To further connect to the outdoors, extensive attention was given to the landscape design both on the sidewalk level and above. The building form at Lady Cilento is stepped in as it rises from the ground and back into the site, providing space for 11 rooftop gardens and a sloping green roof. “Only 23 percent of the site area is covered by a conventional roof,” says Katharina Nieberler-Walker, a senior associate at Conrad Gargett. “The remaining 77 percent is public open space or roof gardens.”

Delivering a lush, natural landscape on the urban campus was a goal from the beginning, and Nieberler-Walker attributes the team’s success to using evidence-based design to support the idea that nature has a positive effect on patient outcomes and integrating landscape elements into the building design. “It makes the landscape elements an integral part of the building and not a mere add-on,” she says.

The Lady Cilento team turned to the site’s contextual landscape to inspire some design elements, as well. The campus is adjacent to the 42-acre South Bank Parklands on the banks of the Brisbane River, where an arbor stretching more than a half-mile is covered in purple and green bougainvillea. After testing several color palettes for the exterior, the design team proposed using a digitized pattern of the floral colorways on the sun protection blades. “It’s not a direct interpretation, but it’s in the same ratio as those colors that appear in the bougainvillea on the arbor,” Wolfe says. “We thought that it was a lovely connection and helped the hospital relate to them in quite a strong way.”

Rebirth of a community

Lady Cilento also has ties to its neighborhood that go well beyond aesthetics. A major part of the seven-year project involved creating not just a new hospital but a new children’s health precinct comprising the hospital, a new research building, and family accommodations.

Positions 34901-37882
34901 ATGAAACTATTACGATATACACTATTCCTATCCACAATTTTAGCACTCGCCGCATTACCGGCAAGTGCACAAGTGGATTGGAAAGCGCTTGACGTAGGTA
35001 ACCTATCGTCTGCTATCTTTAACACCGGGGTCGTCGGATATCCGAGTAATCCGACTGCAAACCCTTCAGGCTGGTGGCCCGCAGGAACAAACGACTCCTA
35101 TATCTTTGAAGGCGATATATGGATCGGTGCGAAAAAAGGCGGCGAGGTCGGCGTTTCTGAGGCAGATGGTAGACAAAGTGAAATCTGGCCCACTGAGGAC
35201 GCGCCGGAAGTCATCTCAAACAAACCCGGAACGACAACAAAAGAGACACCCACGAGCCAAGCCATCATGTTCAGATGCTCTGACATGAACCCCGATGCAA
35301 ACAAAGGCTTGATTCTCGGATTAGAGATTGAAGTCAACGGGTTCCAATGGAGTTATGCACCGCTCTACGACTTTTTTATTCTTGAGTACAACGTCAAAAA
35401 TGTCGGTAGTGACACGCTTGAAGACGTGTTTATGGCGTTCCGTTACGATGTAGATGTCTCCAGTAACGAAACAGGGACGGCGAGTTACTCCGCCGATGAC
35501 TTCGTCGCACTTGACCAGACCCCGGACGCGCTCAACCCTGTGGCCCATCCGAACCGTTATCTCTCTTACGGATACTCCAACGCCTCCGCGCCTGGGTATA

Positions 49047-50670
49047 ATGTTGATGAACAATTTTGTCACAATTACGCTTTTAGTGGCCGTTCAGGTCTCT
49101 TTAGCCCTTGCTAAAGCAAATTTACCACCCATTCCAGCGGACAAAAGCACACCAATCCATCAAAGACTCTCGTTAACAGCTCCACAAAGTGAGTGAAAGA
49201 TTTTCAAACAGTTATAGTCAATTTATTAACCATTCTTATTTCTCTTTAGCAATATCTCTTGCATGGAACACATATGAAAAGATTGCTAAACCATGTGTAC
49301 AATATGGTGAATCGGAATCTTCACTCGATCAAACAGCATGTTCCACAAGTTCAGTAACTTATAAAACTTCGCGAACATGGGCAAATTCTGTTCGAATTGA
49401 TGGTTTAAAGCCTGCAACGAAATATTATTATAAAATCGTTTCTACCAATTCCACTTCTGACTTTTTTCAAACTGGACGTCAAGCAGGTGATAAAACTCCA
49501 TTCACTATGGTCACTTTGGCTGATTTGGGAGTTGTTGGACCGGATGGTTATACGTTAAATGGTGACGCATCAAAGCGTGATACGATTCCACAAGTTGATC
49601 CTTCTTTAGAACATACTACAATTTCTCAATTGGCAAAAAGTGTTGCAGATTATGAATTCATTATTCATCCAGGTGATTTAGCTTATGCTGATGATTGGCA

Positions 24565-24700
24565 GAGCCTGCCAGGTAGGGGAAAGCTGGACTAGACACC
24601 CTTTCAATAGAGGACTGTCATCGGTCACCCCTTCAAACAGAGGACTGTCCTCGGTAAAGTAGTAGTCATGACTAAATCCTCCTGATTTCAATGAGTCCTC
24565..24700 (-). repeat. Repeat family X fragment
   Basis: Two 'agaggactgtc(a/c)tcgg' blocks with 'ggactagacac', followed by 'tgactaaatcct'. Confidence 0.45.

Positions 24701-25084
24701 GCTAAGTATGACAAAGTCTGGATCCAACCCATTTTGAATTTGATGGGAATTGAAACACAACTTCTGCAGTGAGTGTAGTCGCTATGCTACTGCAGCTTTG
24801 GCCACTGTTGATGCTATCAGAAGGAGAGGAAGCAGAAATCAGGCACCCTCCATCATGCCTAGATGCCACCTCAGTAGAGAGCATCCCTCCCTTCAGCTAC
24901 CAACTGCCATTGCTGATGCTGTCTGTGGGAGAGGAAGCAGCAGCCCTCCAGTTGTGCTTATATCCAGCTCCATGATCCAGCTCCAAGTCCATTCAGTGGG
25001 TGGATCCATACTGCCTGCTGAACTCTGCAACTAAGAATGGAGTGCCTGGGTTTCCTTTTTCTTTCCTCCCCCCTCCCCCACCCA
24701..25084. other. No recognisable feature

A dedicated nine-level Centre for Children’s Health Research will wrap up construction in 2015 and house more than 450 staff members. The facility will place children’s health research under one roof and be home to wet and dry laboratories, pathology services, and retail space.

To facilitate these efforts, the project not only involved hospital planning and construction, but altering roads and conducting land exchanges with local entities, including nearby schools. “It was taking a lot of problems and turning them into solutions that were good for everybody,” Wolfe says. For example, the project team needed to work with neighboring St. Laurence’s College to put a 1,600-space garage on the school’s sporting fields. The design solution was to place new fields on the garage rooftop, which enabled the parking facility to be positioned at the level desired while giving the school new outdoor athletic space.

Altering road patterns near the hospital campus created room to add a civic park and green space for the neighborhood, including a new urban plaza where six 30-year-old fig trees were transplanted to provide instant shade. “If we just plucked a building there without changing more of the precinct than we did, it would have been a fairly sad environment,” Wolfe says.

Instead, Lady Cilento Children’s Hospital creates an inviting campus setting with expansive openings to the street and public amenities—including a café, courtyard, and play space—that invite engagement with the facility and allow it to become a normal extension of the community.

“It became a sort of urban environment that you would like to be in rather than something that you would skirt around because there’s a hospital there,” Wolfe says.

Anne DiNardo is senior editor of Healthcare Design. She can be reached

For a source list relating to this project, see “Lady Cilento Children’s Hospital: Project Breakdown.